News at Smith

Smith School In the News: 2020

Sep 16, 2020
World Class Faculty & Research

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The Smith School's world-class faculty are routinely quoted in leading business and other media, while Smith's innovative programs and research projects also receive attention. Below are some highlights.

October 2020

Bloomberg – Oct. 16 – "Buffett Inches Toward Wells Fargo Exit as Scharf Sets Course" quotes Clinical Professor of Finance David Kass: "Clearly Warren Buffett has less confidence in the future course at Wells Fargo, in the perhaps future expected performance of its stock," [Kass] said in an interview. "He may perceive that there's a lot more risk than he originally foresaw."

Barron's – Oct. 16 – Clinical Professor of Finance David Kass writes, "To the Editor: Taxing Capital Gains": Concerns about the potential impact on U.S. equity prices resulting from Joe Biden's proposal to tax capital gains at higher ordinary-income rates can be mitigated by noting that this would apply only to incomes above $1 million ("Nothing Worries This Stock Market—Not Even a Possible Tax Hike," Up & Down Wall Street, Oct. 9). Also, though tax-optimization strategies for high-income individuals could result in asset selling prior to the tax increase going into effect, the shares sold could be quickly repurchased while establishing a higher cost basis. The 30-day "wash sale" rule that applies to realized losses does not apply to capital gains.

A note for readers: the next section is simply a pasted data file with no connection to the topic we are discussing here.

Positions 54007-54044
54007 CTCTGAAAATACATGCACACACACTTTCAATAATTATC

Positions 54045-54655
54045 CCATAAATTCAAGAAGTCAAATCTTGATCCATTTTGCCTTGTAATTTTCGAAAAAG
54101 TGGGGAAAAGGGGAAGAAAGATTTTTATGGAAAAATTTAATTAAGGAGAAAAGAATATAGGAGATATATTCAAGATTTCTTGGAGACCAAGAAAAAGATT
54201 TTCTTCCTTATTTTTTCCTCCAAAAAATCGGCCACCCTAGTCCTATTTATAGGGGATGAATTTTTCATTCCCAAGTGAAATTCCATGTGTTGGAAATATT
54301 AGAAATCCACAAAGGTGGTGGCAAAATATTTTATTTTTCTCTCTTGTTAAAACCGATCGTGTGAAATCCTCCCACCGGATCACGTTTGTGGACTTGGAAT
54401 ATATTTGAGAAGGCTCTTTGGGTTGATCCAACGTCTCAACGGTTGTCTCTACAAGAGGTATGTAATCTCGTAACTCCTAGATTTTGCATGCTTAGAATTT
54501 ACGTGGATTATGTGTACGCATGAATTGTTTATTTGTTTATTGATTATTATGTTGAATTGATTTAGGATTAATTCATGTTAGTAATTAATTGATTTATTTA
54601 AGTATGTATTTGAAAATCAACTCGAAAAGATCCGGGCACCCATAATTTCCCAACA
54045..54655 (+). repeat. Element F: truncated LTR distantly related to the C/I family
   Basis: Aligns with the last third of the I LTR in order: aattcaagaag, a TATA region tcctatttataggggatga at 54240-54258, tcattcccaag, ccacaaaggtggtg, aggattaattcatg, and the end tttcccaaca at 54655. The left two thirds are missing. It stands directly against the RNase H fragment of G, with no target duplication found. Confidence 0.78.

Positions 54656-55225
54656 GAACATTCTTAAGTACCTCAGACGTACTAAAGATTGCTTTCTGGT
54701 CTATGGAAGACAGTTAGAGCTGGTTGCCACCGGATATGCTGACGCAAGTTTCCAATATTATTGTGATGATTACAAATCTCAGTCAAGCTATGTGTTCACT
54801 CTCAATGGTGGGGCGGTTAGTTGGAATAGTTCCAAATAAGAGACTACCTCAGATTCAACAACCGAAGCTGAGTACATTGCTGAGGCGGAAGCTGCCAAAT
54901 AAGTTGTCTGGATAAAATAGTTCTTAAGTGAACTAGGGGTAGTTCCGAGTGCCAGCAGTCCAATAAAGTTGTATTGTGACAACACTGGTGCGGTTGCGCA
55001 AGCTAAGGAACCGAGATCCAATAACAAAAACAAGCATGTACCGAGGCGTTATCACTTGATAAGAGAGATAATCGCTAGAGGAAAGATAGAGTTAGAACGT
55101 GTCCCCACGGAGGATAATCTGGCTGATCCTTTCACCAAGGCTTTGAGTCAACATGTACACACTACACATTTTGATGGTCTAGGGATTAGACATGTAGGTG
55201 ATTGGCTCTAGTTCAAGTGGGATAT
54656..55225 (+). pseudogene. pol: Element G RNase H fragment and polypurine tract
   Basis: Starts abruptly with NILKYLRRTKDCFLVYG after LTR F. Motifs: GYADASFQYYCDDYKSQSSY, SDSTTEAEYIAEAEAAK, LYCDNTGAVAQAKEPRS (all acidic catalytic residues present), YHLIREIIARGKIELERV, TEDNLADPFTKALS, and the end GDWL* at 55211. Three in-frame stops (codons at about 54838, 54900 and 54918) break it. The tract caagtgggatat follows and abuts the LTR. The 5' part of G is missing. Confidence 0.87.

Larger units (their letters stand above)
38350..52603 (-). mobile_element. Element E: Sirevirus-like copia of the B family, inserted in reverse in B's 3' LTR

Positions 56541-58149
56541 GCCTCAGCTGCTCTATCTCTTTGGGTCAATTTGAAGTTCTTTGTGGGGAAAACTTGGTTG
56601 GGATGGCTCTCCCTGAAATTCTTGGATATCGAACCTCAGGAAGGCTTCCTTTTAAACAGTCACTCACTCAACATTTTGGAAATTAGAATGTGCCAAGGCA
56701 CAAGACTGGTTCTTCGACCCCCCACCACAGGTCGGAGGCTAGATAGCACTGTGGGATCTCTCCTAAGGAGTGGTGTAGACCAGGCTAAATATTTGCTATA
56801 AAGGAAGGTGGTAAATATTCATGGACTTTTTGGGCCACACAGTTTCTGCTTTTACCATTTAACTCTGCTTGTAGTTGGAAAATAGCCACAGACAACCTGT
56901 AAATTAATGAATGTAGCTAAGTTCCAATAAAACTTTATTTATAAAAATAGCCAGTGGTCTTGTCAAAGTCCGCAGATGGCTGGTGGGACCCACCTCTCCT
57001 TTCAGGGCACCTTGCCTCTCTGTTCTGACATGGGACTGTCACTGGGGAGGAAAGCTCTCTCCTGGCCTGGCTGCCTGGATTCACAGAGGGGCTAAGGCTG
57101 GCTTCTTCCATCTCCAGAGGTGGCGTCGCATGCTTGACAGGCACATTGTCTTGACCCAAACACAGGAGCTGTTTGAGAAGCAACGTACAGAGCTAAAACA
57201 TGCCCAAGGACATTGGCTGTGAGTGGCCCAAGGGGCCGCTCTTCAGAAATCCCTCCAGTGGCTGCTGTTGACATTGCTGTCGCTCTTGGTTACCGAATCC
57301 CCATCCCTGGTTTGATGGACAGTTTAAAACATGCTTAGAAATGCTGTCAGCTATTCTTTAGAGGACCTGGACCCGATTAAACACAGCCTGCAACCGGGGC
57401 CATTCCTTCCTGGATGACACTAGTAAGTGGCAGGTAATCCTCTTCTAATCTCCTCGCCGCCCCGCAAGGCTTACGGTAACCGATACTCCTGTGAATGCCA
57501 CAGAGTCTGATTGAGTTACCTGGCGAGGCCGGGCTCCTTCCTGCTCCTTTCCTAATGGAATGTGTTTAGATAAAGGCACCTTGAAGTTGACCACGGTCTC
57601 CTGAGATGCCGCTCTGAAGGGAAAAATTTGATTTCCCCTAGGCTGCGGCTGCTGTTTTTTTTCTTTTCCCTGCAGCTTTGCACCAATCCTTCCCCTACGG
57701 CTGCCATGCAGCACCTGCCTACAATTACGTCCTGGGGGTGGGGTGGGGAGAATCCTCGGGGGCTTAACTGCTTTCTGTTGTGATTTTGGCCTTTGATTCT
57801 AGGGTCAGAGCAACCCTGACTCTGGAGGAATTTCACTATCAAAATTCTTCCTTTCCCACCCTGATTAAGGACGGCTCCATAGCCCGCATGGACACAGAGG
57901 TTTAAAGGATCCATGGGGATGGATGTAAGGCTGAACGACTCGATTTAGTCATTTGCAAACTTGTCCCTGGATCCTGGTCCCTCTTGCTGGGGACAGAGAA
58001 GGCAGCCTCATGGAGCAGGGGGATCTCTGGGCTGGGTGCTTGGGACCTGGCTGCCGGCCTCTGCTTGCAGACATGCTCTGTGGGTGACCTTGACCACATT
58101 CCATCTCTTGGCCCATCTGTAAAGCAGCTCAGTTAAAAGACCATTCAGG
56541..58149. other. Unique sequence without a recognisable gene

Phys.org – Oct. 13 – "How consumers responded to COVID-19" overviews new research by Professor of Marketing Amna Kirmani.

Forbes – Oct. 12 – Professor of the Practice Clifford Rossi comments extensively in "Here's The No. 1 Reason People Don't Refinance Their Mortgages," includingThe No. 1 reason survey respondents said they have chosen not to refinance is that "they're not sure it's worth it." Some 34% of survey respondents gave that answer. There are many reasons why homeowners might feel refinancing isn't worth it. Among them is "borrower burnout," [says Rossi].

Science NewsNet – Oct. 12 – "The Pandemic is Pushing Women, People of Color out of their Careers" features analysis and commentary by Nicole Coomber, assistant dean of the Full-Time MBA program and an associate clinical professor of management.

FIND MBA – Oct. 9 – Assistant Dean for Part-time MBA and Online Programs Clinical Professor of Strategy Paulo Prochno contributes extensively to "The Ingredients that make a great online MBA," including: [Prochno] says that "synchronous" live sessions are essential to a good Online MBA. "An MBA program is about learning new skills, but it's also about increasing self-awareness, learning how to collaborate more effectively, exchanging knowledge with peers and building a professional network." His students meet virtually twice a week to attend lively synchronous sessions. Most faculty use breakout rooms for small-group discussions, "allowing students to have an experience similar to being in a face-to-face environment."